Thrasher Magazine: Eben Sterling


Thrasher Magazine is often referred to as The Bible, a level of distinction you don’t get without doing something right. For the last 22 years, Eben Sterling has been the one-man sales team behind the scenes running their advertising department. Meaning, any banner ad on the site or print ad in the magazine, goes through Eben. Below he utilizes his decades of experience to give a direct and insightful overview of skateboard media today and its most respected outlet.

Print as an industry is suffering, but Thrasher’s print magazine remains thick: filled with advertisers and editorial. What are you guys doing to keep the print mag thriving?
In some ways the decline in print has helped Thrasher. While the other magazines have failed at staying relevant and maintaining their individual identities, Thrasher has become stronger as a solitary voice in skateboard culture. The best content and biggest ad budgets are targeted to Thrasher. The other options have neither the space nor the impact to make their support worthwhile.

How long have you been at Thrasher?
22 years. I started August 16, 1993.

How did you get the job?
I moved to SF to skate and party. I skated and partied with the guys that worked at the mag.

What was your first role at Thrasher and how did it evolve? 
I started as the ad director for Slap skateboard magazine. I’m a director, but I have no staff to direct. I’ve always been a one-man operation on the sales front. I have an amazing coordinator, Mike Breslin, who I could not survive without. For a while, I did both Thrasher and Slap web and print advertising. Now I focus on Thrasher print and web. In the media biz, roles are ever evolving. It feels like a whole new world and job about every 6 months.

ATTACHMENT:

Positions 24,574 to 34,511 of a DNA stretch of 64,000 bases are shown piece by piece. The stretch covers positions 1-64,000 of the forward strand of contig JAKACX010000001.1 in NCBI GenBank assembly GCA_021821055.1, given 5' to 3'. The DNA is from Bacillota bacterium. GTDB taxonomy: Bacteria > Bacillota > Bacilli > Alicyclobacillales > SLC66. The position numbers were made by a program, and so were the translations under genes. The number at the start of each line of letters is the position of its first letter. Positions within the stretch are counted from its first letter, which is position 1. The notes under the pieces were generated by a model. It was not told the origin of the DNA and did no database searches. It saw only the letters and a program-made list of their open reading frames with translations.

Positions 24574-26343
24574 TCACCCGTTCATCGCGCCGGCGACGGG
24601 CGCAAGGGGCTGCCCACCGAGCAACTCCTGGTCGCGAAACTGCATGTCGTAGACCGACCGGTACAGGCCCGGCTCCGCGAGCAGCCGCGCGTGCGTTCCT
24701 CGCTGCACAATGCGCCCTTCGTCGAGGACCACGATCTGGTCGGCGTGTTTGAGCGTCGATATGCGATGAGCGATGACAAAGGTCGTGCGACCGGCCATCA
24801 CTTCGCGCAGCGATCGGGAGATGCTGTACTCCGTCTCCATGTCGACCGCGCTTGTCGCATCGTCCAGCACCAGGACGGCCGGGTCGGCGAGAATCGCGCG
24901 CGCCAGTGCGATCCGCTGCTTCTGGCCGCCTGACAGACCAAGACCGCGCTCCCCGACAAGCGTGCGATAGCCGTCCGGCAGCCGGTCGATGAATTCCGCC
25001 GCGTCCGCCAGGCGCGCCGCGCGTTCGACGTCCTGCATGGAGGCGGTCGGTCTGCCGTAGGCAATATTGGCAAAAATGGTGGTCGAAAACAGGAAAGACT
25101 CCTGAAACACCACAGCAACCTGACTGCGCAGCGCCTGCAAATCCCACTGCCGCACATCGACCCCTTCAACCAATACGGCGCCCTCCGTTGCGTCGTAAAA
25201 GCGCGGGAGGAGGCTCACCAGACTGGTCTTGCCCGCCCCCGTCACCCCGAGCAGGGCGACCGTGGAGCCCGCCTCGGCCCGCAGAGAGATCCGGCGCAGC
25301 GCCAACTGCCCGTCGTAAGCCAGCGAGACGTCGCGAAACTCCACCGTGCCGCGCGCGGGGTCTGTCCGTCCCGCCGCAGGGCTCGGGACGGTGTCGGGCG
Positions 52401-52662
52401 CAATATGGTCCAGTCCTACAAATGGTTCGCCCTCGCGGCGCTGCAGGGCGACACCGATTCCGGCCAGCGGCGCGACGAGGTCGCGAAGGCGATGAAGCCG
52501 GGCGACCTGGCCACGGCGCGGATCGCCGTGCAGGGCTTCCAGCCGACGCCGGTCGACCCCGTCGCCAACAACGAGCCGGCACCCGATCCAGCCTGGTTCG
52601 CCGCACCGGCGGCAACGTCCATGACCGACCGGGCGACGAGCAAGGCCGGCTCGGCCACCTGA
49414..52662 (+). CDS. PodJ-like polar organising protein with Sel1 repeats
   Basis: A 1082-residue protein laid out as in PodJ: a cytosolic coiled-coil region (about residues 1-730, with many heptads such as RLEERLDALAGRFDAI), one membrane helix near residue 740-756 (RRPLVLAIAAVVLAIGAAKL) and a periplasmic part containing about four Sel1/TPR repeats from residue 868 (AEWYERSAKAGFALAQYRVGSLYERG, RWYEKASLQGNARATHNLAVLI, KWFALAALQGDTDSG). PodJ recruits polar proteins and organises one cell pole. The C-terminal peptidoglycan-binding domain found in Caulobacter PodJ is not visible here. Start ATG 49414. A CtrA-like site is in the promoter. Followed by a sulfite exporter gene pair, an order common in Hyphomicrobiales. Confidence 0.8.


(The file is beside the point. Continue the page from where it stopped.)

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What is your current title? What does your day to day involve? 
Thrasher and Slap Advertising Director. Day to day seems like a never ending river of emails and a few phone calls. It’s mostly sales and trafficking. Once a month I put together a final ad list and pagination for the print mag and do the billing for web and print.

Over your time with the mag, has the focus shifted from print to digital? Is there more emphasis on one over the other?
For me the emphasis is still pretty equal, but the growth in audience is mostly in web and social media. We have become a media company not just a print magazine, all the parts; print, video, web, social, events, retail and more. It’s media. They are interrelated and interdependent. Nothing gets done without an awareness that we are creating multi-platform media. Let’s not forget that skateboarding has been multi-platform media since the Bones Brigade videos. The difference now and for the past 20 years is you send photographers and filmers out together on the missions.

When brands look to partner with Thrasher, what are they hoping to achieve?